Pabst Farms sues city for $20 million
Lawyers for Pabst Farms Co. filed a claim against the City of Oconomowoc on Thursday morning seeking $20 million in damages as a result of Common Council's denial of a land division and conditional-use permit for a Kwik Trip gas station and car wash.
The council voted down the requests July 16 on a 5-3 vote. Aldermen Mike Miller, Cathleen Slattery, Bob Morgan, Jim Larsen and Tom Strey voted no. Aldermen Dave Nold, Jim Preston and Rich Allen voted yes on a request for the certified survey map (CSM) to divide a lot and a conditional-use permit (CUP) necessary for operation of the gas station.
On Aug. 14, the law firm representing Pabst Farms Development — DeWitt, Ross and Stevens — filed a lawsuit in Waukesha County Circuit Court seeking to reverse the votes. The city has 20 days to respond to the lawsuit.
Pabst attorney Jon Axelrod said Thursday that the city has 120 days to respond to the most-recent claim to "avoid spending millions of taxpayer dollars."
"I would hope they (Common Council) would reconvene and reverse this," said Axelrod.
Attorney Joe Wirth of the Piper and Schmidt Law Firm is representing the city on the first suit and said Thursday he would likely handle this claim as well.
Wirth said he plans to file an answer to the lawsuit in Waukesha County Court within a week, but could not comment on the claim because he had not seen it yet.
The claim states that the city breached its developer's agreement with Pabst Farms by not allowing the Kwik Trip development.
It points out that the tax incremental financing district created by the city for the Pabst development has been successful and was paid off early and even is donating extra tax increment to a failing TIF in the downtown area.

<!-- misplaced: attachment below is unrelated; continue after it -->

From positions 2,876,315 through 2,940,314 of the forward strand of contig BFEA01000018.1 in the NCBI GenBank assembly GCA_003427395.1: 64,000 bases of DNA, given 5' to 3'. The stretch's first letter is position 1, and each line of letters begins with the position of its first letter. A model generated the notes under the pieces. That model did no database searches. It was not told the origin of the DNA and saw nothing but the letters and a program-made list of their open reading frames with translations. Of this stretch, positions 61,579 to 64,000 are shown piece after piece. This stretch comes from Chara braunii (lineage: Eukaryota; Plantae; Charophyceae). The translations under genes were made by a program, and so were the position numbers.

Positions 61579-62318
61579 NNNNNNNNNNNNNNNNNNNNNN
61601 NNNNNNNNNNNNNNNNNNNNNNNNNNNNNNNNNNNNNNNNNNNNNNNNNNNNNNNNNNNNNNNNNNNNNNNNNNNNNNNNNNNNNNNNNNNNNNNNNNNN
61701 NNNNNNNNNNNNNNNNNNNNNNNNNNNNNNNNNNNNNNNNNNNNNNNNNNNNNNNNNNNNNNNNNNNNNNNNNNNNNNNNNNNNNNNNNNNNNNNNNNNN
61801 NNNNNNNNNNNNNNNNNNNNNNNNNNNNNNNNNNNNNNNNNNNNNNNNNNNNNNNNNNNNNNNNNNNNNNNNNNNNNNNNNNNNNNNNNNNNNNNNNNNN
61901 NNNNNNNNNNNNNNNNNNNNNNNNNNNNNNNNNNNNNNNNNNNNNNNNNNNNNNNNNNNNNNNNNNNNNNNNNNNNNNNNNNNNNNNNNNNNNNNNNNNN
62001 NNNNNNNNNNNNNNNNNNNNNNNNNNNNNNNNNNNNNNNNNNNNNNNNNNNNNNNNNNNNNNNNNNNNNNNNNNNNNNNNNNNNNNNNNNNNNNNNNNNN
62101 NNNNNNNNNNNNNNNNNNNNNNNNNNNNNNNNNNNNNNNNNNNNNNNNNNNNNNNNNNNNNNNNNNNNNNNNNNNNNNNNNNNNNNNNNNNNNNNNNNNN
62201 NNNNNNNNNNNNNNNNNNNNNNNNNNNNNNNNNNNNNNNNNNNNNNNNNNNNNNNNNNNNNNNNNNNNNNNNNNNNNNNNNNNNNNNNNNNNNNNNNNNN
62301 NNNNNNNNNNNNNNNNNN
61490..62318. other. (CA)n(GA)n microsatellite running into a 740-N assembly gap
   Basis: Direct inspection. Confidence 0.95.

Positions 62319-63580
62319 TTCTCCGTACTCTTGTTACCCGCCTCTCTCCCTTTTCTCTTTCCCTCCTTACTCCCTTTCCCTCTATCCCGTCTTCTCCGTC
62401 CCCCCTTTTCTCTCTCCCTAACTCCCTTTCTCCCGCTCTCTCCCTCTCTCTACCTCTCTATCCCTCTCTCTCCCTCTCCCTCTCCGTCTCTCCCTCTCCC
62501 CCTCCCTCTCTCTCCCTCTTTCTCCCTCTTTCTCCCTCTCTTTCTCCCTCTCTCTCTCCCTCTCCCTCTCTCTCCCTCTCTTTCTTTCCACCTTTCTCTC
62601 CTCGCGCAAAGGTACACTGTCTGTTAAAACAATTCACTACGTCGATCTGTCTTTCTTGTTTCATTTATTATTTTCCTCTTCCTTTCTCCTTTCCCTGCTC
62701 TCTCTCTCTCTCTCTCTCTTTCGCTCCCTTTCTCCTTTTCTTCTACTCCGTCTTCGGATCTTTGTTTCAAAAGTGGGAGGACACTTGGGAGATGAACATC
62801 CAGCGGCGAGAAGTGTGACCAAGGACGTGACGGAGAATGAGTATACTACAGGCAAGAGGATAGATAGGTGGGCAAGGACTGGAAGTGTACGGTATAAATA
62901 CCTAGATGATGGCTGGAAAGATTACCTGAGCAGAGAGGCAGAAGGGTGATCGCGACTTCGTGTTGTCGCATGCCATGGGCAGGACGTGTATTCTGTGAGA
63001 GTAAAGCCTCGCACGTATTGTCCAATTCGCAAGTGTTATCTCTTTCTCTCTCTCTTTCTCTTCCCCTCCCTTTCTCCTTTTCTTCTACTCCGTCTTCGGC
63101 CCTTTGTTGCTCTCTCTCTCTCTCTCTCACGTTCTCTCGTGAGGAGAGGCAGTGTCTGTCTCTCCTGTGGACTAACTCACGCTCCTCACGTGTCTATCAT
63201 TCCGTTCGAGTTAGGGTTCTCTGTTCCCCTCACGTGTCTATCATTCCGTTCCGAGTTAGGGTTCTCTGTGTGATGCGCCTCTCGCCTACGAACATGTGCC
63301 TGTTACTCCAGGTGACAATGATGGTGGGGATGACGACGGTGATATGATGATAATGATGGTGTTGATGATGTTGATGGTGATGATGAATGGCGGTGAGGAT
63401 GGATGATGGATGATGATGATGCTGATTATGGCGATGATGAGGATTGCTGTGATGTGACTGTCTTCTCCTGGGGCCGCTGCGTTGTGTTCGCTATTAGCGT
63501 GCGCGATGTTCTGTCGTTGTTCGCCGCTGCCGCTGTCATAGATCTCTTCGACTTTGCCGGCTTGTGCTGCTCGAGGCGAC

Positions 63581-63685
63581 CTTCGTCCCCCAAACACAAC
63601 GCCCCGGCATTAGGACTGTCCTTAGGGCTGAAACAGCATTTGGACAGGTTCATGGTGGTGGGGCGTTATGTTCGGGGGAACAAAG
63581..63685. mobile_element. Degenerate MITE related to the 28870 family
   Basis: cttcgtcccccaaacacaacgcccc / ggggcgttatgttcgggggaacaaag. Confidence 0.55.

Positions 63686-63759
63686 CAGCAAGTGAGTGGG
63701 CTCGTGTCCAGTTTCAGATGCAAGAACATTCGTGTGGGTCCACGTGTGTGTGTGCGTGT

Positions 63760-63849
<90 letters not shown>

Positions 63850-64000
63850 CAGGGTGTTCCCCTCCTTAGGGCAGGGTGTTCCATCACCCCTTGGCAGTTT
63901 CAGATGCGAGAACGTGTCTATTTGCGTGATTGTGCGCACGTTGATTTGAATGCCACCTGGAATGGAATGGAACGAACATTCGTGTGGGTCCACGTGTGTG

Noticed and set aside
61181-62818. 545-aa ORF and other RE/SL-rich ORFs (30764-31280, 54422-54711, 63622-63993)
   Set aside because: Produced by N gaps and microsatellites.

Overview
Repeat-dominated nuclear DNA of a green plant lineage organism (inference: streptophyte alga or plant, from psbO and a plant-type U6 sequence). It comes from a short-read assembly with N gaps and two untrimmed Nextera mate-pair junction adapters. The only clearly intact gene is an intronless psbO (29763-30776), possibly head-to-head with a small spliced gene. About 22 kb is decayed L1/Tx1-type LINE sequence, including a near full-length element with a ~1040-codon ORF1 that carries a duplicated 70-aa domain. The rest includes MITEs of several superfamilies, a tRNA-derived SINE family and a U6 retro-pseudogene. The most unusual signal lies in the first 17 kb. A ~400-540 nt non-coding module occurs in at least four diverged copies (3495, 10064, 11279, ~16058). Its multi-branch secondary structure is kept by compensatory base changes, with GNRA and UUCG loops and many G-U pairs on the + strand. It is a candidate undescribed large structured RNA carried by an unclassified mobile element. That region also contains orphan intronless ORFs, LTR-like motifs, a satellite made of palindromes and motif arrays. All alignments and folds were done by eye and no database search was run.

It notes that Pabst Farms is the largest taxpayer in the city and the seventh-largest taxpayer in Waukesha County. And it reiterates statements made in the previous lawsuit citing discrimination and bias against Pabst on behalf of an alderperson who said that anything in Pabst must have "blue ribbon" class before voting no.
"The city council really acted in an irresponsible fashion," said Axelrod, adding that using terms "blue ribbon class" to determine a vote "is not an appropriate function of government."
The claim states, "The 'blue ribbon class' standard that the Common Council appears to have applied against Pabst Farms is wholly lacking in any legal authority. The city has no basis for applying any special standard exclusively against Pabst Farms. The Common Council's apparent effort to handpick the types of retail establishments it deems rise to a 'blue ribbon class' is a classic example of government run amok by micromanaging development and unduly interfering with free enterprise."
The claim further states that the council's behavior is a breach of the Wisconsin Constitution, violating Pabst Farms' due process rights.
The claim seeks damages for the failed land sale to Kwik Trip, the cost of gaining approvals from the Plan Commission, Architectural Commission and city staff for said development, and the potential loss of new investors in Pabst Farms who may have backed away after the council's action in rejecting the Kwik Trip plan.
"Seeing this result and knowing the public hostility toward Pabst Farms on the part of some of the city's public officials, other potential partners, which otherwise would have worked with Pabst Farms in bringing further retail establishments to the city, will likely back out of such development projects," said the claim.
If the city fails to meet the 120-day deadline on the claim or the 20-day claim on the lawsuit, then the developer can move ahead with the appeal and add the damages to the lawsuit, Axelrod said.
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